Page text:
Cyrus,

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Cyrus, young and unexperienced, considered only the individual case before him, and reflected

on a limited fitness and convenience, when he - assigned the long coat to the tall boy, and the

short coat to the other of sinaller size. His governor inftru&ed hiin better; while he pointed out more enlarged views and consequences, and informed his pupil of the general, inflexible rules, necessary to support general peace and order in society.

The happiness and prosperity of mankind, arifing from the social virtue of benevolence and its fubdivisions, may be compared to a wall, built by inany hands; which still rises by each stone, that is heaped upon it, and receives increase proportional to the diligence and care of each workman. The same happiness, raised by the social virtue of justice and its subdivisions, may be compared to a building of a vault, where each individual stone would, of itself, fall to the ground; nor is the whole fabric supported but by the mutual asliftItance and combination of its corresponding parts.

All the laws of nature, which regulate property, as well as all civil laws, are general, and regard alone some essential circumstances of the case, without taking into consideration the characters, fituations, and connexions of the person concerned, or any particular consequences which may result from the determination of these laws, in any particular case which offers. They deprive, without feruple, a beneficent man of all its poffeffions, if acquired by mistake, without a good title; in order to beftow them on a selfish miser, who has already heaped up iminense stores of superfluous riches. Public utility requires, that property should be regulated by general inflexible rules; and though such rules are adopted as best serve the same end of public utility, it is impossible for them to prevent all particular hardships, or make beneficial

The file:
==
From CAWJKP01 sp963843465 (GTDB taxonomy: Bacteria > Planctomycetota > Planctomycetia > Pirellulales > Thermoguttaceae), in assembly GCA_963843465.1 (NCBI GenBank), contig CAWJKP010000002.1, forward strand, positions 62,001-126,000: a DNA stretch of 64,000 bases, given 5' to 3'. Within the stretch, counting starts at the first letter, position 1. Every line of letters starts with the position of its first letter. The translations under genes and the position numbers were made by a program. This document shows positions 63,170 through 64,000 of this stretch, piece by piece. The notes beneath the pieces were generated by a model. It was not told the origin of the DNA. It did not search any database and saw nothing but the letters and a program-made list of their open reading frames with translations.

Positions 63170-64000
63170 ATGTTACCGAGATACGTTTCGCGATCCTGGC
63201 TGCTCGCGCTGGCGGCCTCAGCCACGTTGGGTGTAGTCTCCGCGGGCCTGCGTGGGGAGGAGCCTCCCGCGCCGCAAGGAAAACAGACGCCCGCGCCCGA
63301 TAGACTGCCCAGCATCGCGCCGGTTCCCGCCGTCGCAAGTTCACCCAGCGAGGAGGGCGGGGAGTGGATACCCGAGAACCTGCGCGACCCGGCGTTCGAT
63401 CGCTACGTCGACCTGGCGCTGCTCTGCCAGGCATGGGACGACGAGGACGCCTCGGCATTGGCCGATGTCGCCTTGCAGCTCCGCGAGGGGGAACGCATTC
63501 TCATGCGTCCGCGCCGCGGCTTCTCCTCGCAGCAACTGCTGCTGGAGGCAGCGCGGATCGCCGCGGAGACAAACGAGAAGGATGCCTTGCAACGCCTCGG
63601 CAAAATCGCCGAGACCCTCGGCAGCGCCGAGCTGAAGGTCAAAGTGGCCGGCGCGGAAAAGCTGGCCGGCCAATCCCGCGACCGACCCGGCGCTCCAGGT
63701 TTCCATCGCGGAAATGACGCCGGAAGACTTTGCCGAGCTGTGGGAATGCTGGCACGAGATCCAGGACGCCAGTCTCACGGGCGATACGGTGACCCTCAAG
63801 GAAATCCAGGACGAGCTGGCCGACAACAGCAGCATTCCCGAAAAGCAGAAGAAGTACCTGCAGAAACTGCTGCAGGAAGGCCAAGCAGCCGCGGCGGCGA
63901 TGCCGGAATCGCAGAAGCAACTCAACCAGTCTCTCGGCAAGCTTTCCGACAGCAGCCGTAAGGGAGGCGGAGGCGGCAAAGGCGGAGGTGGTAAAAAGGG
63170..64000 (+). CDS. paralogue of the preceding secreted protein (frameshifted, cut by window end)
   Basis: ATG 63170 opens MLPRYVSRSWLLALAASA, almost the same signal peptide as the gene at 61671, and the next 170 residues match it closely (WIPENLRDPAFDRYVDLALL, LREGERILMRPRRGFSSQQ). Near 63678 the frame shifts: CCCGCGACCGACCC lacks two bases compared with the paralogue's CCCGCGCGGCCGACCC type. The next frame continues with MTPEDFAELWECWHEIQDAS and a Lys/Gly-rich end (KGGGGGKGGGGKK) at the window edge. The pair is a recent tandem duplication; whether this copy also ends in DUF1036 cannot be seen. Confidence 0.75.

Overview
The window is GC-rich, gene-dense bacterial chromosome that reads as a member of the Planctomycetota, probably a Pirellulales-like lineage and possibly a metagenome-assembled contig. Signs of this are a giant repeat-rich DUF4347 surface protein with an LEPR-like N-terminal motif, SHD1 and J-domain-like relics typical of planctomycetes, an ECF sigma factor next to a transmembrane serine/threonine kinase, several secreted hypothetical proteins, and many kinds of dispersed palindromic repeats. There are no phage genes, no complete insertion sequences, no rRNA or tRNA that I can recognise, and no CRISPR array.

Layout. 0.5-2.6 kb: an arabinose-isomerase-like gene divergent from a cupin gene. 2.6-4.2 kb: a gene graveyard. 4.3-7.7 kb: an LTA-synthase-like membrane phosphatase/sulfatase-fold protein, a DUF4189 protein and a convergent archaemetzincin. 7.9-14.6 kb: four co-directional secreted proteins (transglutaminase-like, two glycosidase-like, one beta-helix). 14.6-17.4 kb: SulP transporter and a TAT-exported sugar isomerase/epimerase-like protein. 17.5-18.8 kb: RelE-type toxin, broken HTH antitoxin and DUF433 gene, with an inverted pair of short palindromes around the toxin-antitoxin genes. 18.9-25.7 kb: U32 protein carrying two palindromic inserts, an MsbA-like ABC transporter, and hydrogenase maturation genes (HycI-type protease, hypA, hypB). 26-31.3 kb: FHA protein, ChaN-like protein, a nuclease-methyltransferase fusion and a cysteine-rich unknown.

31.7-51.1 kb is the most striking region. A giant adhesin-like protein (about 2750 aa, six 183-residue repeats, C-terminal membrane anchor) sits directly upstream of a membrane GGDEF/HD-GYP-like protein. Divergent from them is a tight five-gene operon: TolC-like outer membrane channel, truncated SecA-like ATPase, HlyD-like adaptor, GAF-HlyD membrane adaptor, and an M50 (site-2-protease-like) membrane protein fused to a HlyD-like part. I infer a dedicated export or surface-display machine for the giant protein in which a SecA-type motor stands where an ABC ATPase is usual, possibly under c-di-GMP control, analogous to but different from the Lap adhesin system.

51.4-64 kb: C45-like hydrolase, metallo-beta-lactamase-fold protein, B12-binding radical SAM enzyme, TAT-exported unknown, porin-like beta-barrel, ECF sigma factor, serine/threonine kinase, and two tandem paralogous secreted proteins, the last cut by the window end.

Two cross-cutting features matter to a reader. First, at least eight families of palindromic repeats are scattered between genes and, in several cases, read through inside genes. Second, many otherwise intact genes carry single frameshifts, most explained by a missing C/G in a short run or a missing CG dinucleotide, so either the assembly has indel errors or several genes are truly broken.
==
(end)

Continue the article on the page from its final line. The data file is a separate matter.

conse

confequences result from every individual case. It is sufficient, if the whole plan or scheme be necessary to the support of civil society, and if the balance of good, in the main, do thereby preponderate much above that of evil. Even the general laws of the universe, though planned by infinite wifdom, cannot exclude all evil or inconvenience, in every particular operation.

It has been asserted by some, that justice arises from Human Conventions, and proceeds from the voluntary choice, consent, or combination of mankind. If by convention be here meant a promise (which is the most usual sense of the word) nothing can be more absurd than this position. The observance of promises is itself one of the most considerable parts of justice; and we are not surely bound to keep our word, because we have given our word to keep it. But if by convention be meant a sense of common interest; which sense each man feels in his own breast, which he remarks in his fellows, and which carries him, in concurrence with others, into a general plan or system of actions, which tends to public utility; it must be owned, that, in this sense, justice arises from human conventions. For if it be allowed (what is, indeed, evident) that the particular confequences of a particular act of justice may be hurtful to the public as well as to individuals; it follows, that every man, in embracing that virtue, must have an eye to the whole plan or system, and must expect the concurrence of his fellows in the same conduct and behaviour. Did all his yiews terminate in the consequences of each act of his own, his benevolence and humanity, as well as his felf-love, might often prescribe to him measures of conduct very different from those, which are agreeable to the strict rules of right and juf{tice.